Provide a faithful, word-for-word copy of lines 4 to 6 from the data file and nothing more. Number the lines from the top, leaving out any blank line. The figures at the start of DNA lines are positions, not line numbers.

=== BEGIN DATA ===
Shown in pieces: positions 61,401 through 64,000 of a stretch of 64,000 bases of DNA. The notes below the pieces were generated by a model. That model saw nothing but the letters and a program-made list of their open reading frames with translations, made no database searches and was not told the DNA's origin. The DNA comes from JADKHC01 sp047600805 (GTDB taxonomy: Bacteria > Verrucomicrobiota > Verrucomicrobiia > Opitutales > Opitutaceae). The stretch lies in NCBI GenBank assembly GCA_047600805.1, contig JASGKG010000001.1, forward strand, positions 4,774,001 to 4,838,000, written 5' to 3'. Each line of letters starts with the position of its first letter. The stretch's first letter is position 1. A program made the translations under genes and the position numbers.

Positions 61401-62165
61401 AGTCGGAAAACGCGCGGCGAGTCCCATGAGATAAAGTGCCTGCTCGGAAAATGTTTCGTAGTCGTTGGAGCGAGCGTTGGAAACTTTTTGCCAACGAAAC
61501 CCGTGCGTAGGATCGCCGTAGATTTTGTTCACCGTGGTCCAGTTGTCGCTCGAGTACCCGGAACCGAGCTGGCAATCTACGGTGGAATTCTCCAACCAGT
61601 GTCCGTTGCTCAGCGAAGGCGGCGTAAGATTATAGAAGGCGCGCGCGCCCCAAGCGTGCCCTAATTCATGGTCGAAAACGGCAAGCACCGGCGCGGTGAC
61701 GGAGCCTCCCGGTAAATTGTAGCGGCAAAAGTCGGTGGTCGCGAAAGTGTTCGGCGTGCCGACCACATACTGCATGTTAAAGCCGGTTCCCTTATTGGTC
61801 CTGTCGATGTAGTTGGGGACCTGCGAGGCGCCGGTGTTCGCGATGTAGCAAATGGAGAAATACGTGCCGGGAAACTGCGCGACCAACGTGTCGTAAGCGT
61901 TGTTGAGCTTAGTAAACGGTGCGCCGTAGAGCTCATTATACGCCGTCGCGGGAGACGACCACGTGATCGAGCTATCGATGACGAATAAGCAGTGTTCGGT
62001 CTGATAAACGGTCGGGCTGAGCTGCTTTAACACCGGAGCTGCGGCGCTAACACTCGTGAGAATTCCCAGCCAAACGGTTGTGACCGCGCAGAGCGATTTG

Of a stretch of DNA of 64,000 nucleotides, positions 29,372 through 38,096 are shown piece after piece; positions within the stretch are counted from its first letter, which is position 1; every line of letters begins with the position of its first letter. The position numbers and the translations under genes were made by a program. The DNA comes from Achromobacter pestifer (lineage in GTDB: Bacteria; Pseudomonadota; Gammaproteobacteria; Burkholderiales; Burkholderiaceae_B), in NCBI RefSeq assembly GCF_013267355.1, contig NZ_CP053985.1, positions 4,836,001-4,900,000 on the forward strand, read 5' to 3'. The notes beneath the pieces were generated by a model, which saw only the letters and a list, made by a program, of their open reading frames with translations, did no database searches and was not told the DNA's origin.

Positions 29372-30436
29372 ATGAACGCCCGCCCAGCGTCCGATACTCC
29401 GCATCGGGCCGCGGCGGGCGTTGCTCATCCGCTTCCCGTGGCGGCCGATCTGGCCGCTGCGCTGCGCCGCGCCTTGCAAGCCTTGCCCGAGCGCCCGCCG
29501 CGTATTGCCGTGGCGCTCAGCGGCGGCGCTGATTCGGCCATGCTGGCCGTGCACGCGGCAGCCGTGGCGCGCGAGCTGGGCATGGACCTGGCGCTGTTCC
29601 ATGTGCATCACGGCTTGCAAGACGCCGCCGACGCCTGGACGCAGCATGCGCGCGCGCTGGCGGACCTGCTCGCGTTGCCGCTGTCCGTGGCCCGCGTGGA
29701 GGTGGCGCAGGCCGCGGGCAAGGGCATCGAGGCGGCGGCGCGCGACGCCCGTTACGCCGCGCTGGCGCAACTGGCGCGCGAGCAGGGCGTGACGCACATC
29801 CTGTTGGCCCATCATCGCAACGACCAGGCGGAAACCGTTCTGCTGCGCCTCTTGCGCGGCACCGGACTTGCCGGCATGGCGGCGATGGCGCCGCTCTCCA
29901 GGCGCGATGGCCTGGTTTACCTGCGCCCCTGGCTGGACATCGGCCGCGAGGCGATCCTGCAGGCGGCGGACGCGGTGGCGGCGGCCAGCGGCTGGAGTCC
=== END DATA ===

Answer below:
61501 CCGTGCGTAGGATCGCCGTAGATTTTGTTCACCGTGGTCCAGTTGTCGCTCGAGTACCCGGAACCGAGCTGGCAATCTACGGTGGAATTCTCCAACCAGT
61601 GTCCGTTGCTCAGCGAAGGCGGCGTAAGATTATAGAAGGCGCGCGCGCCCCAAGCGTGCCCTAATTCATGGTCGAAAACGGCAAGCACCGGCGCGGTGAC
61701 GGAGCCTCCCGGTAAATTGTAGCGGCAAAAGTCGGTGGTCGCGAAAGTGTTCGGCGTGCCGACCACATACTGCATGTTAAAGCCGGTTCCCTTATTGGTC